In an apparent move to address these concerns, regulators provided off-the-record guidance about the approaching fine for BNPP with some numbers designed to demonstrate that the bank was in fact getting off lightly, rather than being used for political purposes by zealous prosecutors.
This background guidance purported to show that BNPP was getting an easy ride because its fine as a proportion of $30 billion of suspect transactions worked out at a penalty of a little under 30 cents per dollar of sanctions-avoiding trades. Standard Chartered, by contrast, paid $1 of fines per dollar of suspect trades with its $667 million fine in 2012 and hapless old Royal Bank of Scotland disgorged over $3 per dollar of dodgy trades in its own $100 million settlement last year.
The same regulatory guidance also pointed out that under existing law BNPP could have been fined twice the volume of illicit transactions.
If this was designed to show that regulators have a systematic approach that they are applying consistently then it failed miserably. Why single out RBS, where senior managers can plausibly argue that they have no idea what is going on in far-flung parts of the bank? And why not take BNPP for the full $60 billion?
The answer of course is that BNPP could not pay a $60 billion fine without a capital increase that would probably need French state backing, while RBS has become so inured to paying fines and allocating costs for closing business lines that a $100 million payment seems like a rounding error.
A trader looking to prosper from a view on likely fine totals for individual banks would accordingly be well advised to look for insight into the process from knowledgeable sources. Of course inside information has to be treated carefully in a world of communications monitoring and there is a current lack of instruments for directly trading a view on fines.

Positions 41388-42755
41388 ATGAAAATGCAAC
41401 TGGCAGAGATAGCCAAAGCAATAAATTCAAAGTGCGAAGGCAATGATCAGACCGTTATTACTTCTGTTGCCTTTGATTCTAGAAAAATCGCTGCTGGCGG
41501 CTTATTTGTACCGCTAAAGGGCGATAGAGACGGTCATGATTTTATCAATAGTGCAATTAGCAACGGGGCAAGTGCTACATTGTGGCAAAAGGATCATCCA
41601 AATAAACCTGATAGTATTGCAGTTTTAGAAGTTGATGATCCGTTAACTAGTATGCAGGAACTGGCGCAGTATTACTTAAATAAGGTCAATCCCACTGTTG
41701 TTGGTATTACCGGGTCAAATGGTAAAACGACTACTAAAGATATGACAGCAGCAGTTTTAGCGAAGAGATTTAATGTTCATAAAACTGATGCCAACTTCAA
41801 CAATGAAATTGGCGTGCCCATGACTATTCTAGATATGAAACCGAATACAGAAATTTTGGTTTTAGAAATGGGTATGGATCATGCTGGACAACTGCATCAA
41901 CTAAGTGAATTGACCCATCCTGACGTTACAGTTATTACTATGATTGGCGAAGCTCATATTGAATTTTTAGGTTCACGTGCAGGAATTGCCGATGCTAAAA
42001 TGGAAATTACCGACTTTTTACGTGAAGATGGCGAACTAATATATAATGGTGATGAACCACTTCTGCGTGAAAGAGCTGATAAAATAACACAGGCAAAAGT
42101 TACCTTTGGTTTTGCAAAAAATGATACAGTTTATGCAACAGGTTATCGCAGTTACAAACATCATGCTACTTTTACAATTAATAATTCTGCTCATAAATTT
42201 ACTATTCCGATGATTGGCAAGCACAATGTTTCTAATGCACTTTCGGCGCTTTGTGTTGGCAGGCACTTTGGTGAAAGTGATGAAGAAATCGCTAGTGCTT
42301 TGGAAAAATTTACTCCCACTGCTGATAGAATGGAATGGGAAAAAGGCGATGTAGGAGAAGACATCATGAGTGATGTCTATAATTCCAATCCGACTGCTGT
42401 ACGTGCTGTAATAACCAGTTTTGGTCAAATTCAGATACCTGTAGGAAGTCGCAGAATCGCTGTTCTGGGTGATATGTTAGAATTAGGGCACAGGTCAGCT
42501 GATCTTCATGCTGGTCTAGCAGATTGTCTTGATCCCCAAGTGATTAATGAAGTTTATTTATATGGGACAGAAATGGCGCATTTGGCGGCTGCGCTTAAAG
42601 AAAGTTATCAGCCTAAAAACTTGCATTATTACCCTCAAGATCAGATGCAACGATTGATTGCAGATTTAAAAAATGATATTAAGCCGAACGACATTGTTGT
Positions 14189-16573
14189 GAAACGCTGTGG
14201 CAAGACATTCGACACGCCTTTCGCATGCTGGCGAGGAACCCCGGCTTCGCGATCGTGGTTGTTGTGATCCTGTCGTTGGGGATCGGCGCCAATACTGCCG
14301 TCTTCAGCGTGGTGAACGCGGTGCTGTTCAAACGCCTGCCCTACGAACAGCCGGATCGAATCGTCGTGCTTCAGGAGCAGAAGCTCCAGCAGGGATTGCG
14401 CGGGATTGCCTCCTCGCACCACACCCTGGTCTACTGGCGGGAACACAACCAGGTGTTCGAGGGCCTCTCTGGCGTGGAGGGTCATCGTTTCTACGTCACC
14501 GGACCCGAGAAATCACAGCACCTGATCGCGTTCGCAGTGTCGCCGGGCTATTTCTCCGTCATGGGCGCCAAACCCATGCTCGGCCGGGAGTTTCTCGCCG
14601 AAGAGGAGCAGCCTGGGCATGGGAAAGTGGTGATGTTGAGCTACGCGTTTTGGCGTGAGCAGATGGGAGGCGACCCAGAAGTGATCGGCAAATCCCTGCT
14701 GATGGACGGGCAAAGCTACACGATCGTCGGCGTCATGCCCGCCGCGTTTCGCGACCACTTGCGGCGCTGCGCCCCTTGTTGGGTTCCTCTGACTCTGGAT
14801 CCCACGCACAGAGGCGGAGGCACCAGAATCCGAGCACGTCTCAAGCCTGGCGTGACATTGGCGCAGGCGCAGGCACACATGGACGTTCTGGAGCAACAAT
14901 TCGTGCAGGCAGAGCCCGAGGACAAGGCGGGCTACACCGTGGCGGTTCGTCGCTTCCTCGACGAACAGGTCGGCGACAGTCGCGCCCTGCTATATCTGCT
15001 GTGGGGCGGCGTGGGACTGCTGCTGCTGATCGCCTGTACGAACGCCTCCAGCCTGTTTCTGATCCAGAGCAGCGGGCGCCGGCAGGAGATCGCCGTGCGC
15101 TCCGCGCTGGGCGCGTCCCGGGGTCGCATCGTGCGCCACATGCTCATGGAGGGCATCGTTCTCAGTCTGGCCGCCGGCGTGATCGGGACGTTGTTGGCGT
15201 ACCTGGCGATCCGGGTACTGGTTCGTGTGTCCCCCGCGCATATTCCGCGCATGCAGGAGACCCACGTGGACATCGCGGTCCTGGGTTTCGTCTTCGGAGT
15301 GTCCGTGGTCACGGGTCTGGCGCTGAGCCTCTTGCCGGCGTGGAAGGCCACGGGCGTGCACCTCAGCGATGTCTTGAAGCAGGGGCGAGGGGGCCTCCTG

Old hands in markets such as credit default swap dealing know that it is very difficult to make a charge of insider trading stick when it is expressed in an instrument that is affected on a secondary or tertiary basis by the inside knowledge, however, so this should not be an insurmountable problem.
3. Take your position in an instrument such as a dividend swap for the bank being fined.
The newly muscular approach to levying of fines by regulators is coming just as investors had begun to expect a return to something like pre-crisis dividend payment policies by banks (the old normal TM). There have been plenty of missteps on the path to a resumption in steady dividend payouts, such as rejected capital plans for Bank of America and Citi and near misses for Goldman Sachs and JPMorgan.
But even in Europe, with so many capital-strapped banks, analysts have recently predicted a rise towards dividend payout ratios of around 40% – lower than the 50% that was standard before the 2008 crisis, but well above the 25% or so of the years since then.
That assumption is now threatened by the Torquemada-style approach to fines for banks and the realisation by regulators that as long as they apply some caution they can milk big firms for many billions of dollars and euros.
This in turn should create opportunities for traders with any insight into total fines to prosper from dividend swap and futures volatility. Some banks, such as Credit Suisse, may try to apply their insouciant approach to fines (nothing to see here, everybody move on) to dividend policies. Others, such as BNPP, will surely have to cut back on payouts to investors.
Plus, if regulators overplay their hands and push a big bank so far with fines that investors lose confidence in the firm, then there could easily be a knock-on effect on overall market sentiment and a return of genuine cross-asset volatility.
And that would let a few lucky traders get back into the game as it should be played.